Breaching the Bronze Wall: Franks at Mamluk and Ottoman Courts and Markets
Breaching the Bronze Wall deals with the idea that the words of honorable Muslims constitute proof and that written documents and the words of non-Muslims are of inferior value. Thus, foreign merchants in cities such as Istanbul, Damascus or Alexandria could barely prove any claim, as neither their contracts nor their words were of any value if countered by Muslims. Francisco Apellániz explores how both groups labored to overcome the 'biases against non-Muslims' in Mamluk Egypt’s and Syria’s courts and markets (14th–15th c.) and how the Ottoman conquest (1517) imposed a new, orthodox view on the problem. The book slips into the Middle Eastern archive and the Ottoman , and scrutinizes sharia’s intricacies and their handling by consuls, dragomans, qadis and other legal actors. Readership: Readers of Ottoman and Mamlūk history, Islamic law and justice and anyone interested in the history of Venice and the East and Christian-Muslim relations, as well as cross-cultural relations more broadly.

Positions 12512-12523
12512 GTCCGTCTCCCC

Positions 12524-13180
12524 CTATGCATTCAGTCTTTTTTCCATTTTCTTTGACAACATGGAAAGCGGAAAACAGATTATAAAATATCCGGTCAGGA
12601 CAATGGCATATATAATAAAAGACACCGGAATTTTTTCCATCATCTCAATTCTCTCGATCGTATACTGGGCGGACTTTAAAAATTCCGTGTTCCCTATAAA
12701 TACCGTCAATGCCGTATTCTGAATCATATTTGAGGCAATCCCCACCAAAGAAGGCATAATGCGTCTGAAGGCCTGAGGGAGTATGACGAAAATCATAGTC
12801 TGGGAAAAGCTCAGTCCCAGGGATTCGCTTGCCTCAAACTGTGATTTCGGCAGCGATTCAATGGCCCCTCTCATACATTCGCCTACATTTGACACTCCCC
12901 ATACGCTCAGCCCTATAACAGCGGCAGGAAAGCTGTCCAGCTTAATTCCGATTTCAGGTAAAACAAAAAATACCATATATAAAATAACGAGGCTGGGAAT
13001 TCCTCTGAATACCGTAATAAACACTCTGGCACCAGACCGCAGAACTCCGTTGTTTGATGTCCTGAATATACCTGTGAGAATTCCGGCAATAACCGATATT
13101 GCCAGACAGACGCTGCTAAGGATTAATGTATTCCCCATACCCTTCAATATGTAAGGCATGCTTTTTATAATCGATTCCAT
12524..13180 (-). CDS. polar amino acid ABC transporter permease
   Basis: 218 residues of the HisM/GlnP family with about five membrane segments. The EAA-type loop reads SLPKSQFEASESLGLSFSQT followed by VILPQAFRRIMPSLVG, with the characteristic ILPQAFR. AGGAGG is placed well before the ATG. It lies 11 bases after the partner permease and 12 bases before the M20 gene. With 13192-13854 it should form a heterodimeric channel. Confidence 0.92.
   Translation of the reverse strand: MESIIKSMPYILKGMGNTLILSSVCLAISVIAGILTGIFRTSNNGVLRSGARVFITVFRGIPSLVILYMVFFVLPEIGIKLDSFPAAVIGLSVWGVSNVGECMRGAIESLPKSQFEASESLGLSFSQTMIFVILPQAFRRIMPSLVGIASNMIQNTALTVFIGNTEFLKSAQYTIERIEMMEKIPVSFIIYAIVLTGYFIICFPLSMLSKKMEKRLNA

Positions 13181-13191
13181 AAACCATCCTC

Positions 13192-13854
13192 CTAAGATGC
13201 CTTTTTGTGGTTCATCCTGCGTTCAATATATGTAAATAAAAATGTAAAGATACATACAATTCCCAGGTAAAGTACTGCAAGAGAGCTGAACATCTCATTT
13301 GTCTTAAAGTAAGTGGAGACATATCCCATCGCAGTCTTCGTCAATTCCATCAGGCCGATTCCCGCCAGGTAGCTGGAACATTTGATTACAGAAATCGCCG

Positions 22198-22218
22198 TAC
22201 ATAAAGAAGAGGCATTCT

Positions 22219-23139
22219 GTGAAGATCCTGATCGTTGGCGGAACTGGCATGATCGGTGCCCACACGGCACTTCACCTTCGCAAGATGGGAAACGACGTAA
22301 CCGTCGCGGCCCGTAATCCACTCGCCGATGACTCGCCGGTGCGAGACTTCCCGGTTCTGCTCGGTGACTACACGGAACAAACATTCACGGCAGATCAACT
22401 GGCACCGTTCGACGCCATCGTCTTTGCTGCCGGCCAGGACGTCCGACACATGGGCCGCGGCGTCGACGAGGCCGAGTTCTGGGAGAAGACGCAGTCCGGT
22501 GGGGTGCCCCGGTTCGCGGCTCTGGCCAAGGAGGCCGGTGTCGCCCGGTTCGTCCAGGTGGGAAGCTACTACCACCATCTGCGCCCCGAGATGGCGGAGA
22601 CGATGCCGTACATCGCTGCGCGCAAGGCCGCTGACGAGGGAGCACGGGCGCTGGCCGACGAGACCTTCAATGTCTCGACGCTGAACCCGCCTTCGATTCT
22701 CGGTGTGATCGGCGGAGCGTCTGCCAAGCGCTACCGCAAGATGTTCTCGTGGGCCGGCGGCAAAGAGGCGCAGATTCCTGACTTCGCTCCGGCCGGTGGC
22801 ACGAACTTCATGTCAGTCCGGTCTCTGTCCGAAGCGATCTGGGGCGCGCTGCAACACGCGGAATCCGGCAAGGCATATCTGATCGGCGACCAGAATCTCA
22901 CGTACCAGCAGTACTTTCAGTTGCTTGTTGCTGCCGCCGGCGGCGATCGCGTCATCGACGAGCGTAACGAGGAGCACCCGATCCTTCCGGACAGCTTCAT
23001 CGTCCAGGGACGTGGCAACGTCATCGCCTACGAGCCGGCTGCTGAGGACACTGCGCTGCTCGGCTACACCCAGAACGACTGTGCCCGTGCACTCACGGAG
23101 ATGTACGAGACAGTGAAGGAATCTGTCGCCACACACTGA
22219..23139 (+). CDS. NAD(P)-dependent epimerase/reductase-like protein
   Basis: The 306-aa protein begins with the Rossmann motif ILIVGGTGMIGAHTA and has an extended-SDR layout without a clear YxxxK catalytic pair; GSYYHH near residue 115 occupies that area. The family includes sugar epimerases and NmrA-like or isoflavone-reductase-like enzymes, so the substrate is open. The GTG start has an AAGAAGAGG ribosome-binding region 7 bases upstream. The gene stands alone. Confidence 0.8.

KeywordsMiddle Eastern history
Publication date and place2020
SeriesMediterranean Reconfigurations, 2
Middle Eastern history